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New millions for the Faculty of Humanities for research in music history

Catherine Bradley has been granted funds from the European Union to trace the history of a single musical moment across 500 years.

Portrait of Catherine Bradley

Catherine Bradley has received ERC Consolidator Grant to study musical history. Photo: Olaf Christensen. 

The joyful exclamation Benedicamus Domino, “Let us Praise the Lord”, sounded in song several times a day across the Christian West for more than half a millennium. Music historian and analyst Catherine Bradley is studying why and how Benedicamus Domino was a special moment of musical freedom and experimentation.

“I'm absolutely delighted to have been granted two million euros for my research project, and will use these funds to build up a research team to study musical and poetic creativity before 1500 here at the University of Oslo”, says Bradley, who is Associate Professor at the Department of Musicology.

There is strong competition for ERC Consolidator Grants, but after intense evaluation the European Research Council (ERC) awarded Bradley's project BENEDICAMUS about 20 million Norwegian kroner.

From simple sacred melodies to popular Christmas carols

Around the year 1000, singers of simple sacred melodies could choose to reprise a favorite tune from the Church music for the day, now re-texting this melody with the words Benedicamus Domino. This was an important moment of creative freedom for the singers.

Precisely this moment at the end of the church service later became very important for some of the earliest experiments in polyphonic song. In the years that followed, the flexibility of musical creations for this moment increased and the strophe found its way from sombre church services to popular songs and Christmas carols.

“The study explores how and why this particular ritual moment was at the centre of musical and poetic creativity throughout Europe during the period from 1000 to 1500. Although this is a sacred moment it also inspired music of a very secular nature that was sung in every-day popular contexts”, Bradley says.

Innovative methods offer new musical perspectives

“Instead of starting with a composer, a genre, or a place, this project thinks about a single musical moment. It therefore cuts across established historiographical and disciplinary boundaries, in order to reveal new and unsuspected connections and knowledge”, she continues.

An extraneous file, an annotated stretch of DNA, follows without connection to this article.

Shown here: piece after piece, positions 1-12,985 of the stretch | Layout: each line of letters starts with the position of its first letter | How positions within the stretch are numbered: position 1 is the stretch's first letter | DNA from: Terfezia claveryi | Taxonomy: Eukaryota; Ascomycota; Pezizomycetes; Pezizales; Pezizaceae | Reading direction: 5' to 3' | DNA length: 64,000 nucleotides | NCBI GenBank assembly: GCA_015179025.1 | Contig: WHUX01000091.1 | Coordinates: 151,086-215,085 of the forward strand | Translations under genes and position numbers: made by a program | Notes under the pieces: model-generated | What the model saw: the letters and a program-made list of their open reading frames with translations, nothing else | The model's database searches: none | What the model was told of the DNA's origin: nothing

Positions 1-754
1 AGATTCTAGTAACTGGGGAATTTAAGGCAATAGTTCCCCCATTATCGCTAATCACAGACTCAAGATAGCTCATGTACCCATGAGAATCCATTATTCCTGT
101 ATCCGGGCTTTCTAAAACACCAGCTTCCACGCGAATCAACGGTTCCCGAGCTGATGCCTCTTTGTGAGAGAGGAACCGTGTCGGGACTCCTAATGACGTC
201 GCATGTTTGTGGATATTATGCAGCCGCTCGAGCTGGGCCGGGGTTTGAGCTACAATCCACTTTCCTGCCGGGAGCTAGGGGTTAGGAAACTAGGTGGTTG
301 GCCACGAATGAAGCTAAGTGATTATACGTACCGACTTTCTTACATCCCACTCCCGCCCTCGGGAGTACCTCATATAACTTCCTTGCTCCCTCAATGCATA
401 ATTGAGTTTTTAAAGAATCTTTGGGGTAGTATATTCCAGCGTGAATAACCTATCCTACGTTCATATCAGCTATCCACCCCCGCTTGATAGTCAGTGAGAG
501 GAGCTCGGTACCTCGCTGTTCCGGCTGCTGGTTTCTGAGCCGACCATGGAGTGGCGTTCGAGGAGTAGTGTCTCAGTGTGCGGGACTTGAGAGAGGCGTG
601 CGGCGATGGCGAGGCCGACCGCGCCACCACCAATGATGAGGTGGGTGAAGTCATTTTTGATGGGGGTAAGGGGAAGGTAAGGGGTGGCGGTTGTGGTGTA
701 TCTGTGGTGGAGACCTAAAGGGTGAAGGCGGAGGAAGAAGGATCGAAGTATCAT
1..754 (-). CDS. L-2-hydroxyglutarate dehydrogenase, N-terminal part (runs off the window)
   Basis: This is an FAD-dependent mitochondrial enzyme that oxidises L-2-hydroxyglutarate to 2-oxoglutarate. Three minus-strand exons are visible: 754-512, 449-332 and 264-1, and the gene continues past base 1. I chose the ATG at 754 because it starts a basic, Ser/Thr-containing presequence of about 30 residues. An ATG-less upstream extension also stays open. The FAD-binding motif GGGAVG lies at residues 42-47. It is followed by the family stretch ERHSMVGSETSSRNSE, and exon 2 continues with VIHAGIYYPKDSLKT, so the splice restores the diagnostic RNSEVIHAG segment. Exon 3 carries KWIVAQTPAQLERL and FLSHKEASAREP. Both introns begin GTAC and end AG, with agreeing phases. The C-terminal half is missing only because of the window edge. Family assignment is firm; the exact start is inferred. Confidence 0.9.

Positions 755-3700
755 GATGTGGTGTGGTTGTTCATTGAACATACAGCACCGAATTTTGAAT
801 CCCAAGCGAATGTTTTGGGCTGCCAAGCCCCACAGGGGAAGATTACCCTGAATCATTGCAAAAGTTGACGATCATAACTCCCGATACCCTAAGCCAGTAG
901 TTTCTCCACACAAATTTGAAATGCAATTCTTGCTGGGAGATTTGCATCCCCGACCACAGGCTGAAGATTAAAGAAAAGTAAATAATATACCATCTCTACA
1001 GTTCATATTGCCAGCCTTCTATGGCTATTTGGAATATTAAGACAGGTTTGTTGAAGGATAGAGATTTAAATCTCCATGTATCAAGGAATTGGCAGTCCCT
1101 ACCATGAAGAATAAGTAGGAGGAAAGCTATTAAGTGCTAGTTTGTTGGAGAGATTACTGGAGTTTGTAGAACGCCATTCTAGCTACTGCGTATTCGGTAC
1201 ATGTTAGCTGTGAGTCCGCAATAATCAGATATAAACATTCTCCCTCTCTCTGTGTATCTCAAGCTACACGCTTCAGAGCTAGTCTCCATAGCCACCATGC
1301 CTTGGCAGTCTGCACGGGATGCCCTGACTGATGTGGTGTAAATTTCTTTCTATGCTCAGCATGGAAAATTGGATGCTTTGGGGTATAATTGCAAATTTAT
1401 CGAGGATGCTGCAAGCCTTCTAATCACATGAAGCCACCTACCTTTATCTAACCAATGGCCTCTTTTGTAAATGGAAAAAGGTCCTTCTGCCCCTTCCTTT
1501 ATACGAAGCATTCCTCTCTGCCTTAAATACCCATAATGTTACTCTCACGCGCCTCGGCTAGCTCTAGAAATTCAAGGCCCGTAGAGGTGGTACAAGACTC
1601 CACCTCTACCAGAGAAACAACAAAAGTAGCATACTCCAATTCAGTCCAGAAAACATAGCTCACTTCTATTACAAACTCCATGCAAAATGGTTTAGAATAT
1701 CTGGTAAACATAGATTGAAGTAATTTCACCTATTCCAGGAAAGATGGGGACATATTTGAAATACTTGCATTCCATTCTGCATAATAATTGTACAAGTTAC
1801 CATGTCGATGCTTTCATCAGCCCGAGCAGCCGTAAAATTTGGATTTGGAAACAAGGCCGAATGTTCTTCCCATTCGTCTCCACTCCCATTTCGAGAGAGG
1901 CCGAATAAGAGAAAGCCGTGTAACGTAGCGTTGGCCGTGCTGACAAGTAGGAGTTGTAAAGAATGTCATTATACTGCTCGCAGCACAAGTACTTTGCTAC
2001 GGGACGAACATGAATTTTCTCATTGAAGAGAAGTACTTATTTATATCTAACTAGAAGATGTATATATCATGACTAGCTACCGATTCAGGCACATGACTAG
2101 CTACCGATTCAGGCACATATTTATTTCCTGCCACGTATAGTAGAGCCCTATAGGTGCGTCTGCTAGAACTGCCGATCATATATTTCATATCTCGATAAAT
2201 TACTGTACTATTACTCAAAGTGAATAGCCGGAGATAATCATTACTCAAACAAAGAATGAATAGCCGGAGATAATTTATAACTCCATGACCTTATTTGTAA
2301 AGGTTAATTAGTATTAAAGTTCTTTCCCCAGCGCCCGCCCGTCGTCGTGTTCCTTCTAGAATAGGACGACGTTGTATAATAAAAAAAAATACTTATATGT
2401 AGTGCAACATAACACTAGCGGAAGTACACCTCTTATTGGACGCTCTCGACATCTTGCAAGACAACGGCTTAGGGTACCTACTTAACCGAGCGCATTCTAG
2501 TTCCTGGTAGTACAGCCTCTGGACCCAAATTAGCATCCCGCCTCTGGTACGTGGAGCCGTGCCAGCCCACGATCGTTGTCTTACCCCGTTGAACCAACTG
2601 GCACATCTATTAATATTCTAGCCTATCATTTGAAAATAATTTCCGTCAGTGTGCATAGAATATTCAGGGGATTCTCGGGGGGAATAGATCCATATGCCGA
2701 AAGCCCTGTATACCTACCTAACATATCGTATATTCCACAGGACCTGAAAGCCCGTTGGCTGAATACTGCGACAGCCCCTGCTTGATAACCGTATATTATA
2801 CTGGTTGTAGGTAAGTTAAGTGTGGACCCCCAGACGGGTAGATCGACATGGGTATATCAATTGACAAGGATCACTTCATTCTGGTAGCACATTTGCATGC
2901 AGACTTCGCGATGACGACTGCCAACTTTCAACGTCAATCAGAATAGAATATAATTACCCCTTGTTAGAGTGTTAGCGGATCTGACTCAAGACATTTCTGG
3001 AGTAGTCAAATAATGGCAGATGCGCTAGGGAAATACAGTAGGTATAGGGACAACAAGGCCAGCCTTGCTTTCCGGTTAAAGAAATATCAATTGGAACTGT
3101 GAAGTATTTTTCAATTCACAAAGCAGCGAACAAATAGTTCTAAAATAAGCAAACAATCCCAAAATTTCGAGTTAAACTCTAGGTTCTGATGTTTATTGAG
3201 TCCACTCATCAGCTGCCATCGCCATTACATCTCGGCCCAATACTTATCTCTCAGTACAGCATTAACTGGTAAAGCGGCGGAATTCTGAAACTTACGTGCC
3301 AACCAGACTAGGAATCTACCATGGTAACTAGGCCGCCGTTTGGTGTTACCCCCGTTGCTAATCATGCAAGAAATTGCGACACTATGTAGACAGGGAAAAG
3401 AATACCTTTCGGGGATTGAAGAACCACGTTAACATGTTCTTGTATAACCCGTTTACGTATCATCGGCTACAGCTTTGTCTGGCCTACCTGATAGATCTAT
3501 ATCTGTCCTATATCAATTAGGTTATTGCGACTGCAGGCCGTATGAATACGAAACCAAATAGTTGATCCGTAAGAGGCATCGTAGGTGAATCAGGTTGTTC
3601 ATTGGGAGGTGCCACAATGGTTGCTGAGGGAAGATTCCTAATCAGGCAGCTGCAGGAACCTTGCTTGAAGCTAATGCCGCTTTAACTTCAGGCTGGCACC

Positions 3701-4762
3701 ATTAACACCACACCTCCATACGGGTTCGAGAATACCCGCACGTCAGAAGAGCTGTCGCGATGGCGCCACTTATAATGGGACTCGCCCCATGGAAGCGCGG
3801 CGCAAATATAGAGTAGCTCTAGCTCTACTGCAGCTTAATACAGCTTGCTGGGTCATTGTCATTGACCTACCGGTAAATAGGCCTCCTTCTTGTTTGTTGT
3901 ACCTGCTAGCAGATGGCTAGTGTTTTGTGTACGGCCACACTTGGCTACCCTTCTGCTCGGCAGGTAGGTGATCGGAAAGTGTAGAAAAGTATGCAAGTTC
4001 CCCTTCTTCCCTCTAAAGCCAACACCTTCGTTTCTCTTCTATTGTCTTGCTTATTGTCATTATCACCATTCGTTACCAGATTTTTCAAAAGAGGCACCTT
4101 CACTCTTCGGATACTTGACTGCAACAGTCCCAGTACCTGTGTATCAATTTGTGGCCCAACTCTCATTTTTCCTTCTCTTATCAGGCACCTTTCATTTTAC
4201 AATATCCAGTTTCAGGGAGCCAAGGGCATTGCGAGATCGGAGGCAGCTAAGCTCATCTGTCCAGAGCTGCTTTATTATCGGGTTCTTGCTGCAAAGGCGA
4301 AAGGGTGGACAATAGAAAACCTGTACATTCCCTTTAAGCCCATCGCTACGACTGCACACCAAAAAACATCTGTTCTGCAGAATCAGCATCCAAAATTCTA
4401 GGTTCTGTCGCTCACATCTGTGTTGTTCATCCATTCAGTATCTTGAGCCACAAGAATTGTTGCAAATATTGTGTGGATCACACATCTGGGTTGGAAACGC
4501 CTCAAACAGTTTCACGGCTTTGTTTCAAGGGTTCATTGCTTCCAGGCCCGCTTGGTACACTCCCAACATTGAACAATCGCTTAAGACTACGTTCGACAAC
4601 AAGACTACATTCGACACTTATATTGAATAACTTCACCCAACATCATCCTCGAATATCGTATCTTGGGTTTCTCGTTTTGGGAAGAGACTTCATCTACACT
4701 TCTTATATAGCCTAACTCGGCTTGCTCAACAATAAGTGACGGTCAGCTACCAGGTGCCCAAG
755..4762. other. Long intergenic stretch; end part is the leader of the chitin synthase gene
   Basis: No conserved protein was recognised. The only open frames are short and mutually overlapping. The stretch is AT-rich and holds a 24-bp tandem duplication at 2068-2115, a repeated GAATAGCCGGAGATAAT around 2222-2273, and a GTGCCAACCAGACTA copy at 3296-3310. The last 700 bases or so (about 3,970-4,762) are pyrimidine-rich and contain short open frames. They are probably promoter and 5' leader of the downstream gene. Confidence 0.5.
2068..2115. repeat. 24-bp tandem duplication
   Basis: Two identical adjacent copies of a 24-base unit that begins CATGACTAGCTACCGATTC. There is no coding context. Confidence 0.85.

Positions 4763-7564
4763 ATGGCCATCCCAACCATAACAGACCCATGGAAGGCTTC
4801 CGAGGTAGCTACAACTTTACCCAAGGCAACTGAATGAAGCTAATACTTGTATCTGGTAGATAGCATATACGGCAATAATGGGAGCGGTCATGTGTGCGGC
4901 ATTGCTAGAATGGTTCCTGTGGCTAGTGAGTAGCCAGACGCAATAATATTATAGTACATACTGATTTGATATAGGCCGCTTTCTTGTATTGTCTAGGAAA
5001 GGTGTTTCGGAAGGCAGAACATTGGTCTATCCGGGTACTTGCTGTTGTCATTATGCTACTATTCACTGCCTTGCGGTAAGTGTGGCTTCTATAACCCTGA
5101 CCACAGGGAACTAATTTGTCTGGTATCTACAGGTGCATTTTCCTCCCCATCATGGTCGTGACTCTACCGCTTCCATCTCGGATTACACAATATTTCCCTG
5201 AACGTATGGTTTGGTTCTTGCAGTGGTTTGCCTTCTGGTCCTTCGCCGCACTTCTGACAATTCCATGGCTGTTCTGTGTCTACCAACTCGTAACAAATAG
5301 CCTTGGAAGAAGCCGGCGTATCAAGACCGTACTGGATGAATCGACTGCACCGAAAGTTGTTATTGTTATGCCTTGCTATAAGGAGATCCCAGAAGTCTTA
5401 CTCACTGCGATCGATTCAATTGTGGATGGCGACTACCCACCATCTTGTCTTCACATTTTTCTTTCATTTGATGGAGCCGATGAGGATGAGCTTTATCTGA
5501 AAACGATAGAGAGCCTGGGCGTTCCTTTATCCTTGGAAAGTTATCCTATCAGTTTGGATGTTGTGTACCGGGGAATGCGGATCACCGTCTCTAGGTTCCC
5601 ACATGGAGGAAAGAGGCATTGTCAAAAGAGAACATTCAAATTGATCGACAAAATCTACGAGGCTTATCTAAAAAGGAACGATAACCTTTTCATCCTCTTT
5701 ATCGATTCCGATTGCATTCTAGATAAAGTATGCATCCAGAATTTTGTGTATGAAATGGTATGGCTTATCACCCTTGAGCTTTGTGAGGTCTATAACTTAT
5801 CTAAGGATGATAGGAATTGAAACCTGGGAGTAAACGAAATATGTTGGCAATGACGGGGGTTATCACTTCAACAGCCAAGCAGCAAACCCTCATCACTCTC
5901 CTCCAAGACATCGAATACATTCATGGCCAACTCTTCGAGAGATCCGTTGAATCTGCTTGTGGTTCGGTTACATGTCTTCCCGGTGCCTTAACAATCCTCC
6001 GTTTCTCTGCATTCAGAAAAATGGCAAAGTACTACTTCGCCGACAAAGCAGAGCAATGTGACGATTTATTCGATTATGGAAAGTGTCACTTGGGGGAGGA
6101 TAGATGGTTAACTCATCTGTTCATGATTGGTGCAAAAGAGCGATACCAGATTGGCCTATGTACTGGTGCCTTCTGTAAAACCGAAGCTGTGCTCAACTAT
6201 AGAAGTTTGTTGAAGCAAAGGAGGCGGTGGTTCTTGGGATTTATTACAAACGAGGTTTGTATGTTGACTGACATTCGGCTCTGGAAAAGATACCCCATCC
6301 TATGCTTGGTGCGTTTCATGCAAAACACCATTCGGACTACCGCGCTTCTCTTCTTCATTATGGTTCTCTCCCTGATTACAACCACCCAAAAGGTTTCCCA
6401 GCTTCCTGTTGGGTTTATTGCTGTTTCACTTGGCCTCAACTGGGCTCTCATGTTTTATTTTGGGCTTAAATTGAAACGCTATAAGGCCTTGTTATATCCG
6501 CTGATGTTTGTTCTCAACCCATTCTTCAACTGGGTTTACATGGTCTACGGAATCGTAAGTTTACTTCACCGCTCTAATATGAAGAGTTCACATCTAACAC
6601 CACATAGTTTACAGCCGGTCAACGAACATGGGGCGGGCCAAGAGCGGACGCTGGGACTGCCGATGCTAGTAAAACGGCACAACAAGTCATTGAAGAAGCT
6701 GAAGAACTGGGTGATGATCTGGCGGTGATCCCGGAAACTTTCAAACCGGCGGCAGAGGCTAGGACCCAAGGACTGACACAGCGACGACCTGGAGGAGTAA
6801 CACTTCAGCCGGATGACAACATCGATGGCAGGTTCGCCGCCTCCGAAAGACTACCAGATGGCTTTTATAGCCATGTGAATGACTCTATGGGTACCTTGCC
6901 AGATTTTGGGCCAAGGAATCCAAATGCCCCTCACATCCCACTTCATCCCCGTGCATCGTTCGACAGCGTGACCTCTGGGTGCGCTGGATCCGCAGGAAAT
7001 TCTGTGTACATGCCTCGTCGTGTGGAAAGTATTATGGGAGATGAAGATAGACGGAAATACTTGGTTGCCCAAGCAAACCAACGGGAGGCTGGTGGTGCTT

The way medieval church singers experimented with Benedicamus Domino is relevant to understanding how music is being created today, and that is what this BENEDICAMUS project will illuminate.

“We will study how Benedicamus Domino became a catalyst for the musical and poetic techniques and genres that originated in the Middle Ages and the Renaissance, and that are still alive today,” she says.

The project will document half a millennium of musical and ritual activity, studying hundreds of musical compositions, poetic texts and manuscripts. These materials will provide a broad European perspective on musical and poetic genres that have never before been considered in conjunction.

Great news for the Faculty of Humanities

“It is incredibly positive that Catherine Bradley has received ERC funding for the BENEDICAMUS project,” says Frode Helland, Dean of the Faculty of Humanities, with satisfaction.

“Early music is a topic that doesn't always receive the same attention as musical genres that are more modern and fashionable, and we are delighted to see that the Faculty's researchers succeed with such projects”.

Helland explains that ERC funding is important to the Faculty of Humanities because it contributes to the Departments' finances.

“But also because such awards demonstrate that we can succeed in international competition – in arenas where only quality and boldness count”, he says.

Among the youngest to receive prestigious research funds

Bradley is the sixth researcher from the Faculty of Humanities to receive research funding from the European Research Council within the last three years. These go to so-called starting grants for young researchers and consolidator grants for more experienced researchers. BENEDICAMUS is the second project at the Faculty to receive a consolidator grant.

“The grant makes it possible to build up a Scandinavian environment for research into medieval and Renaissance culture here at the University of Oslo,” emphasizes Catherine Bradley.

The ERC particularly emphasized the originality of the research project, and called attention to Bradley's impressive merits as an international researcher. To be eligible for a consolidator grant, the researcher must have seven years of experience after completing a doctorate, and most of the grant winners are aged over 40. At the age of 34, Bradley is therefore one of the youngest to receive this kind of research funding.


Catherine Bradley (born in 1985) is Associate Professor at the Department of Musicology, UiO. She holds a PhD from the University of Cambridge and has held positions as postdoctoral fellow at the University of Oxford, Assistant Professor at the State University of New York at Stony Brook, and EURIAS Fellow at the Institute of Advanced Study in Paris.

Her monograph Polyphony in Medieval Paris: The Art of Composing with Plainchant (Cambridge University Press, 2018) recently received the Early Music Award of the American Musicological Society.


BENEDICAMUS receives 1,990,952 Euros from the European Research Council. The research project will run over a period of five years, and Catherine Bradley will recruit two postdoctoral fellows in four-year positions, two PhD fellows and a research assistant.


Read more about research projects funded by ERC at The Faculty of Humanities:

By Mari Lilleslåtten
Published Dec. 10, 2019 12:24 PM - Last modified Dec. 10, 2019 1:48 PM